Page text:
The words spoken in the focus verse was in the aftermath of an act of disobedience of Saul the first king of Israel. He did not exhibit the quality of someone after God’s heart. And he lost God’s support.

In the sin he committed (to warrant the words directed at him from the focus verse) he was moved by his emotion to do something contrary to the word of God. He panicked and did the wrong thing. Be careful what you do when you are under pressure. The pressure that comes to you gives God an opportunity to see what is really is in your heart, if you are after his heart, or your own convenience.

God saved King Hezekiah from a sickness but when the people came from Babylon to congratulate him for his recovery, instead of telling them about the God of Israel who through the words of prophet Isaiah made his recovery possible, he was busy doing public relations for himself and not for God (Isaiah 39, 2Chronicles 32:23-33).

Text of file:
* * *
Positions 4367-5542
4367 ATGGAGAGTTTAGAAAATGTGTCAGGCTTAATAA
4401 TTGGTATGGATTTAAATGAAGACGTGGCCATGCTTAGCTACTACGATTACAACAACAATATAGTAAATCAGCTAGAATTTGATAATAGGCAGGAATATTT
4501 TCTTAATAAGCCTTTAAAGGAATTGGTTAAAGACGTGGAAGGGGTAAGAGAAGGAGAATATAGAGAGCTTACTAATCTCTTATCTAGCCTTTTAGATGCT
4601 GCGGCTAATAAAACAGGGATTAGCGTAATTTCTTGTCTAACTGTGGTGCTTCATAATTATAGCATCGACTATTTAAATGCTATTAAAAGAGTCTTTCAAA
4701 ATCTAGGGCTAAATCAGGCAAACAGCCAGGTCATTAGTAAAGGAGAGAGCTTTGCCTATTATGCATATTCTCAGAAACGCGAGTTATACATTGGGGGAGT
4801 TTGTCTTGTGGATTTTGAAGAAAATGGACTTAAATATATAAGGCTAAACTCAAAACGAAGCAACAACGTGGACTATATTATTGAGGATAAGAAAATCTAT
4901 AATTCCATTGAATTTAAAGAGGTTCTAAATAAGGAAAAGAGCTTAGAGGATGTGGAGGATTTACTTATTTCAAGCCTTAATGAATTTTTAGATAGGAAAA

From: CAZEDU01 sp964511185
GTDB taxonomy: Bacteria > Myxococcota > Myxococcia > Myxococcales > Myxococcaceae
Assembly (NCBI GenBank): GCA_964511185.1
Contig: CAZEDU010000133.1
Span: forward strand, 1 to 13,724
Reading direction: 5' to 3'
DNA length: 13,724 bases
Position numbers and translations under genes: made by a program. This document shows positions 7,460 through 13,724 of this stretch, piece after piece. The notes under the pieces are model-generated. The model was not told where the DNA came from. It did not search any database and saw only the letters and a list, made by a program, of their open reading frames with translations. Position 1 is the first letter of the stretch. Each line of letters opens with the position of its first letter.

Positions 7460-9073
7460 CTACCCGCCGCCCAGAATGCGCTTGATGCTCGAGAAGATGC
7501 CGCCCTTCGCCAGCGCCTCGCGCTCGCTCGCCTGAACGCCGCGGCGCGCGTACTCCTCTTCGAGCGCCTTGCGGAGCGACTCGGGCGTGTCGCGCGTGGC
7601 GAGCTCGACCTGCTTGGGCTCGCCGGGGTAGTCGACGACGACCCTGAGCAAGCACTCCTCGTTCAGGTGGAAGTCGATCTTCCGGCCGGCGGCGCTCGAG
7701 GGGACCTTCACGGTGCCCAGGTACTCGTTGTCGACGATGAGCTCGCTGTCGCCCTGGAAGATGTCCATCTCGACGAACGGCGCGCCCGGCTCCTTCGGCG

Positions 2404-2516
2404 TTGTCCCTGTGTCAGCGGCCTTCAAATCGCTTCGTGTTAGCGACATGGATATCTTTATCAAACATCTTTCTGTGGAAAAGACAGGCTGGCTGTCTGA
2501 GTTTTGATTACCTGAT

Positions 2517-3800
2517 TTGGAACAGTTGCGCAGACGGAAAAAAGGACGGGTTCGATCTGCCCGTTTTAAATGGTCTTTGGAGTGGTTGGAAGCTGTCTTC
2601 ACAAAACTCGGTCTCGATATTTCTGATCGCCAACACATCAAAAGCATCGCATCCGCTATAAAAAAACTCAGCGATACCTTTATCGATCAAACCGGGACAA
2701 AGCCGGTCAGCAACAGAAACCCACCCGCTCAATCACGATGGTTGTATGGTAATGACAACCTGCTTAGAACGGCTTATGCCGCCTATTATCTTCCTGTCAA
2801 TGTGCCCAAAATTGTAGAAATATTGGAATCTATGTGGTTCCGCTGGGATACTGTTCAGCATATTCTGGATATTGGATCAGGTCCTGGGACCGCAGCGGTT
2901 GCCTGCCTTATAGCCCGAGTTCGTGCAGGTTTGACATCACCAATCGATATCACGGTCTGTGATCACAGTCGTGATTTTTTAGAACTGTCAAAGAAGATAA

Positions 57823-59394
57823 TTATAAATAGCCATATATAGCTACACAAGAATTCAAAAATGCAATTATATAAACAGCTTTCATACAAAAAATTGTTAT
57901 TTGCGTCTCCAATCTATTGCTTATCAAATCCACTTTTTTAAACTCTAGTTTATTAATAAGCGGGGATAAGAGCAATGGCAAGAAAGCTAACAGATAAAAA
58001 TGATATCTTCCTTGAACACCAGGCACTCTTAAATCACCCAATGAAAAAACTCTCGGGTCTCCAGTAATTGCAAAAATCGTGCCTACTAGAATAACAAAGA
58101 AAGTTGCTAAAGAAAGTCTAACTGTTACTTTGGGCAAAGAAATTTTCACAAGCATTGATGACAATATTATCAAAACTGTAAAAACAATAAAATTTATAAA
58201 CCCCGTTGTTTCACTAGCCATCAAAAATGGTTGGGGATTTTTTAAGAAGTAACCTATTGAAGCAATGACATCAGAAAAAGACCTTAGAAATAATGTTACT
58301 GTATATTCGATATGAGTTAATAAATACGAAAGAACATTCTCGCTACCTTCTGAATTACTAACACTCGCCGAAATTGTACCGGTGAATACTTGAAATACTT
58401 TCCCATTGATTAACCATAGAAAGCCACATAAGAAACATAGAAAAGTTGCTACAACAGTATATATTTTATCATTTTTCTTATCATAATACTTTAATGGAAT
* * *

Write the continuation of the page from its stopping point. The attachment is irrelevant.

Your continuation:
He spent ample time taking the visitors around his house showing them his treasure. He was not after sharing God’s treasure with people but his own treasure. He did not return back to God in the same measure of mercy God showed him.

The bible said that at this time, God withdrew from Hezekiah to see what was in his heart. It was then clear that what was in his heart was the tendency to be self-serving and not delighting himself in the Lord. He was about getting prestige for himself and not for God.

David was different. After he became king, he sought to bring the ark of God to Jerusalem the capital city and he did it with pump and pageantry, dancing his heart out, impervious to people’s opinion (1Chronicles 15). He delighted himself in the Lord (Psalm 37:4). Paul the apostle, centuries after that event, said: I would not be a man of God if I am focused on pleasing men (Galatians 1:10), and not focused solely on pleasing God.